A few thoughts on activism

Yesterday there were rallies all over the US to support immigrants' rights. There was a big one in Madison, something like 10,000 strong. I feel vaguely guilty about not going. This is a cause I want to support, plus it's exciting to be part of something this big. I heard on NPR yesterday that some people think that the movement to support illegal immigrants could be as big as the civil rights movement of the 1960s. But something about the prospect of finding a place to park downtown (no small task in this city, especially when some streets are blocked by throngs of demonstrators) and standing outside for hours with an increasingly heavy 2-month-old prevented me from going.

I like being an activist. Sometimes I like to think of myself as a hell-raiser, but that's probably stretching it. I've never been arrested in an act of civil disobedience or anything like that. Someday I'll write about my experience as an organizer for a labor strike at UW, which is one of the coolest things I've ever done, but it's a long story for another day.

There are a couple points I want to make out of all this rambling. First of all, I want to raise my child (eventually I’ll refer to my offspring in the plural) to be aware of and involved in social justice. Considering that he’s a white male in an educated middle-class family, that isn’t likely to happen on its own. Secondly, no matter what I end up doing with my life, I want to know that I’ve committed at least a little piece of myself and my time to causes more important than my own personal career. Or maybe it's just a way of easing my guilt as a white midle-class liberal.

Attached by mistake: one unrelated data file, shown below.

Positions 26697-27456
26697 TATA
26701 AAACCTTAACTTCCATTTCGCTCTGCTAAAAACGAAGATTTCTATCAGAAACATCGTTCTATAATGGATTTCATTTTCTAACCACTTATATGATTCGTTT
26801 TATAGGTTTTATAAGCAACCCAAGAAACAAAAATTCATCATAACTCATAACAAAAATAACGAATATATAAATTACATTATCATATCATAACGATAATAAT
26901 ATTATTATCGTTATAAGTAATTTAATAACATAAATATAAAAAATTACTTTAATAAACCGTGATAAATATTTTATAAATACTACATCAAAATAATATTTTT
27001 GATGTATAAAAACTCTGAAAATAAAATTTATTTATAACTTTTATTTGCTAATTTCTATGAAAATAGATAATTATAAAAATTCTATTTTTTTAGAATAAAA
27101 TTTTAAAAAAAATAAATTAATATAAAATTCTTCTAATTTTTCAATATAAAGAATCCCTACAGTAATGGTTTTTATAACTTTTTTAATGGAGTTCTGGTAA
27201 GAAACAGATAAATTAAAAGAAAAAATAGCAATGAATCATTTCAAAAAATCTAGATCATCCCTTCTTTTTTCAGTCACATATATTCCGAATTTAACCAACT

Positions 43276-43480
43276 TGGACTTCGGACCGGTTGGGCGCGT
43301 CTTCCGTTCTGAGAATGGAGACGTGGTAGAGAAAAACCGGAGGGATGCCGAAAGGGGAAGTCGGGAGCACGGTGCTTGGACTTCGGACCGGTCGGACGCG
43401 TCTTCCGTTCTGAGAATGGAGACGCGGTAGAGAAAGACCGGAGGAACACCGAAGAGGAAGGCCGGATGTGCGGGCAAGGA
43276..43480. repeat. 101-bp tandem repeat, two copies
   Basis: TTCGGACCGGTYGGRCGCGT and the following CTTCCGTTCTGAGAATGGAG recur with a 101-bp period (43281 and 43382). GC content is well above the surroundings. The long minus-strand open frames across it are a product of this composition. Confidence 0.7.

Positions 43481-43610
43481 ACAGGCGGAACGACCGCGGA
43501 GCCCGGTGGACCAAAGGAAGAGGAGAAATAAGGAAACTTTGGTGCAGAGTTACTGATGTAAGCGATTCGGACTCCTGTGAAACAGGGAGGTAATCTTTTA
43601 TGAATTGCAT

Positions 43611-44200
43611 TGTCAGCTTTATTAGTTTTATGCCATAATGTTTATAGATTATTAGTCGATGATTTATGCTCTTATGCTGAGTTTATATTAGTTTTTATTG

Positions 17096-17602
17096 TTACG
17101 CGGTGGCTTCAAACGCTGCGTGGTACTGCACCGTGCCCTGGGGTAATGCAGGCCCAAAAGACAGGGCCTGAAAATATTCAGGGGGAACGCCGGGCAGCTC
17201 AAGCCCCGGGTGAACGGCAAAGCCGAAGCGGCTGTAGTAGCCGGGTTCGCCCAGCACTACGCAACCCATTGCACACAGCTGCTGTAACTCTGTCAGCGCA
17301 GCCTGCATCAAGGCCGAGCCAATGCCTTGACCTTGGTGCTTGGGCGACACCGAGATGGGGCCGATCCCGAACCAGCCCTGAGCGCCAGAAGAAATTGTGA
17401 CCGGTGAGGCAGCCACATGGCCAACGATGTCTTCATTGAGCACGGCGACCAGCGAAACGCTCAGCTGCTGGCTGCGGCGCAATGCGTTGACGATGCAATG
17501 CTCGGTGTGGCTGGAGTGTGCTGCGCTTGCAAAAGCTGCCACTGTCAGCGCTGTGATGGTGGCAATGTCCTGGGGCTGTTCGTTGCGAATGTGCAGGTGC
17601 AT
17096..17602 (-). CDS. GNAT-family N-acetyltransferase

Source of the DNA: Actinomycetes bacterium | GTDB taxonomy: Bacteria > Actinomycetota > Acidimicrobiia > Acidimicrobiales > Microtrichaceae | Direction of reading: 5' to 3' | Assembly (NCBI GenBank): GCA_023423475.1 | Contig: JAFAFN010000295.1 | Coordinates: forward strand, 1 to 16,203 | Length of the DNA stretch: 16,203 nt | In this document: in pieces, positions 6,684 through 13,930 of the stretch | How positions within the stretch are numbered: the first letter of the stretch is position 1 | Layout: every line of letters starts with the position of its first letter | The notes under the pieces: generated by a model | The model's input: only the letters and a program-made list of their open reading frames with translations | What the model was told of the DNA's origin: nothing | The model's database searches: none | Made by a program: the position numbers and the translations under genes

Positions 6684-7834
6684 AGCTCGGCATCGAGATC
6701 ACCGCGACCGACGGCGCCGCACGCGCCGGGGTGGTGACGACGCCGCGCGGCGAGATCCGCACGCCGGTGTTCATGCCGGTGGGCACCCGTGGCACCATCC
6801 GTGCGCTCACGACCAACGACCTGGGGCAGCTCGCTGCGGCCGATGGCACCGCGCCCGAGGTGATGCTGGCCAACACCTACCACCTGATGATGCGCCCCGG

mamacita said…
Hello Suze. Just last night my husband and I were talking about the Immgriant rights rallies. I was asking him what he thought about them, and he said that he didn´t think they´d be able to accomplish much. So I asked him what he thought would be more effective, which made him think a bit. And he said they should demonstrate in their free time everyday in front of the white house or their own state government building.

And ya know, I think he had a good point. That seems to be the difference between acitvism in the US and activism in other parts of the world, like France, where they have a much more functioning democracy. In France, the university students who just took to the streets for days to protest a new labor law, managed to get their way in the end. The law was rescinded.

Of course they were students on vacation without jobs (a bit ironic considering their cause) and those here in favor of immigrants´rights for the most part probably have to go to work everyday. Maybe protesters in the states need more of a sense of urgency. Enough to make the sacrifice to get out there and protest everyday until they get what they want. Othewise we see just one big rally in the news that we forget the next day and never bother to follow up and see what happened about the issue.

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